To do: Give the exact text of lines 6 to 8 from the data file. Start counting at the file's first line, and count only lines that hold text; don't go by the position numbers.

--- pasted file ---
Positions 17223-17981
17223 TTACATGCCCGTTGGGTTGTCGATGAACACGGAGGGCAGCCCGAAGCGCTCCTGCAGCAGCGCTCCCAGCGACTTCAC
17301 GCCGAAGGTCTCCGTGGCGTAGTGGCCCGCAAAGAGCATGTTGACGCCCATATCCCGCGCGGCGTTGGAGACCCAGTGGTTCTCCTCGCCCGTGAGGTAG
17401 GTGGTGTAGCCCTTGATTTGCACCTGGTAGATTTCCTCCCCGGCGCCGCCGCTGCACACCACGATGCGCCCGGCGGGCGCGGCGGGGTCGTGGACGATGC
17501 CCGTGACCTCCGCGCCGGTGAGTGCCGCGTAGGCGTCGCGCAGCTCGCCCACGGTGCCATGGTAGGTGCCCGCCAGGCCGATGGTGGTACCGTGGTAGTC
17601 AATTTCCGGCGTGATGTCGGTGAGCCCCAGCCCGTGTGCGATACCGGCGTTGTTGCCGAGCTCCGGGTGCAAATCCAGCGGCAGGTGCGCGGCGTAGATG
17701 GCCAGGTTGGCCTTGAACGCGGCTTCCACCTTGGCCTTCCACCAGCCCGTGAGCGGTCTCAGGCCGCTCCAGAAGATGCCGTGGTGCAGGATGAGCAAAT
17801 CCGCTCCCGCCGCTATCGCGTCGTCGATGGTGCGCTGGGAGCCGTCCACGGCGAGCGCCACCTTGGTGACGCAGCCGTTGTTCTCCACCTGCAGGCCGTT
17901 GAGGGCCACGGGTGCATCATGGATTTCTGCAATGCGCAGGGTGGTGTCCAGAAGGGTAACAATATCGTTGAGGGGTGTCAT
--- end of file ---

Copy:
17601 AATTTCCGGCGTGATGTCGGTGAGCCCCAGCCCGTGTGCGATACCGGCGTTGTTGCCGAGCTCCGGGTGCAAATCCAGCGGCAGGTGCGCGGCGTAGATG
17701 GCCAGGTTGGCCTTGAACGCGGCTTCCACCTTGGCCTTCCACCAGCCCGTGAGCGGTCTCAGGCCGCTCCAGAAGATGCCGTGGTGCAGGATGAGCAAAT
17801 CCGCTCCCGCCGCTATCGCGTCGTCGATGGTGCGCTGGGAGCCGTCCACGGCGAGCGCCACCTTGGTGACGCAGCCGTTGTTCTCCACCTGCAGGCCGTT